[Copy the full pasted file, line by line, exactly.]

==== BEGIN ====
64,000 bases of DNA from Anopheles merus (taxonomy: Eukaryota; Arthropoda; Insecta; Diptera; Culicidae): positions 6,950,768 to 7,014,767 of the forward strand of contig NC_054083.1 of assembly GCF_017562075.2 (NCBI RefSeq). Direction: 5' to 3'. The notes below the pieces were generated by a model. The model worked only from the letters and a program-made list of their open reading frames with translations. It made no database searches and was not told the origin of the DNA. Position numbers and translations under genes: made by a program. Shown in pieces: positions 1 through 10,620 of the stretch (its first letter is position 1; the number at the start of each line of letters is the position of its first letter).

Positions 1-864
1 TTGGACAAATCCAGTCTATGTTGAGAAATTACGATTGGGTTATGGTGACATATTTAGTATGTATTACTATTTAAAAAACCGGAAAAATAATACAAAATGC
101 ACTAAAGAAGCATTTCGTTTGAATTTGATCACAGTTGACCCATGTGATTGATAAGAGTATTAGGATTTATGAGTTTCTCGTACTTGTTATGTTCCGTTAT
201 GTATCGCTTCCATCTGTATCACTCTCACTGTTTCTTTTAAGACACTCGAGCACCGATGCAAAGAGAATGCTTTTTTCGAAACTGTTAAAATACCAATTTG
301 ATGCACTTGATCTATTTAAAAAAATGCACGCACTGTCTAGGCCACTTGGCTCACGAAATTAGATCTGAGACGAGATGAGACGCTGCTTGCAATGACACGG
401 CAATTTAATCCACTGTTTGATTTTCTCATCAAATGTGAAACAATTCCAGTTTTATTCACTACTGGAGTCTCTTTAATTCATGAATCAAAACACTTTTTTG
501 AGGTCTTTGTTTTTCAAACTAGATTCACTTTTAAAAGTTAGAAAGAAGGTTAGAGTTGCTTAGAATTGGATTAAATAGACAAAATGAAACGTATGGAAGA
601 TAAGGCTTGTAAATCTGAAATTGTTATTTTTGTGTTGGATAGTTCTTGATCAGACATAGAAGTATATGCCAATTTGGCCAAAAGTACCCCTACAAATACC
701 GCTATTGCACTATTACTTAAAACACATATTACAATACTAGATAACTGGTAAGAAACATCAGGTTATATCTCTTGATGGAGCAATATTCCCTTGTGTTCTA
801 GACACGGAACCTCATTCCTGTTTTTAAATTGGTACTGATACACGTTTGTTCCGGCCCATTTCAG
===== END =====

64,000 bases of DNA from Anopheles merus (taxonomy: Eukaryota; Arthropoda; Insecta; Diptera; Culicidae): positions 6,950,768 to 7,014,767 of the forward strand of contig NC_054083.1 of assembly GCF_017562075.2 (NCBI RefSeq). Direction: 5' to 3'. The notes below the pieces were generated by a model. The model worked only from the letters and a program-made list of their open reading frames with translations. It made no database searches and was not told the origin of the DNA. Position numbers and translations under genes: made by a program. Shown in pieces: positions 1 through 10,620 of the stretch (its first letter is position 1; the number at the start of each line of letters is the position of its first letter).

Positions 1-864
1 TTGGACAAATCCAGTCTATGTTGAGAAATTACGATTGGGTTATGGTGACATATTTAGTATGTATTACTATTTAAAAAACCGGAAAAATAATACAAAATGC
101 ACTAAAGAAGCATTTCGTTTGAATTTGATCACAGTTGACCCATGTGATTGATAAGAGTATTAGGATTTATGAGTTTCTCGTACTTGTTATGTTCCGTTAT
201 GTATCGCTTCCATCTGTATCACTCTCACTGTTTCTTTTAAGACACTCGAGCACCGATGCAAAGAGAATGCTTTTTTCGAAACTGTTAAAATACCAATTTG
301 ATGCACTTGATCTATTTAAAAAAATGCACGCACTGTCTAGGCCACTTGGCTCACGAAATTAGATCTGAGACGAGATGAGACGCTGCTTGCAATGACACGG
401 CAATTTAATCCACTGTTTGATTTTCTCATCAAATGTGAAACAATTCCAGTTTTATTCACTACTGGAGTCTCTTTAATTCATGAATCAAAACACTTTTTTG
501 AGGTCTTTGTTTTTCAAACTAGATTCACTTTTAAAAGTTAGAAAGAAGGTTAGAGTTGCTTAGAATTGGATTAAATAGACAAAATGAAACGTATGGAAGA
601 TAAGGCTTGTAAATCTGAAATTGTTATTTTTGTGTTGGATAGTTCTTGATCAGACATAGAAGTATATGCCAATTTGGCCAAAAGTACCCCTACAAATACC
701 GCTATTGCACTATTACTTAAAACACATATTACAATACTAGATAACTGGTAAGAAACATCAGGTTATATCTCTTGATGGAGCAATATTCCCTTGTGTTCTA
801 GACACGGAACCTCATTCCTGTTTTTAAATTGGTACTGATACACGTTTGTTCCGGCCCATTTCAG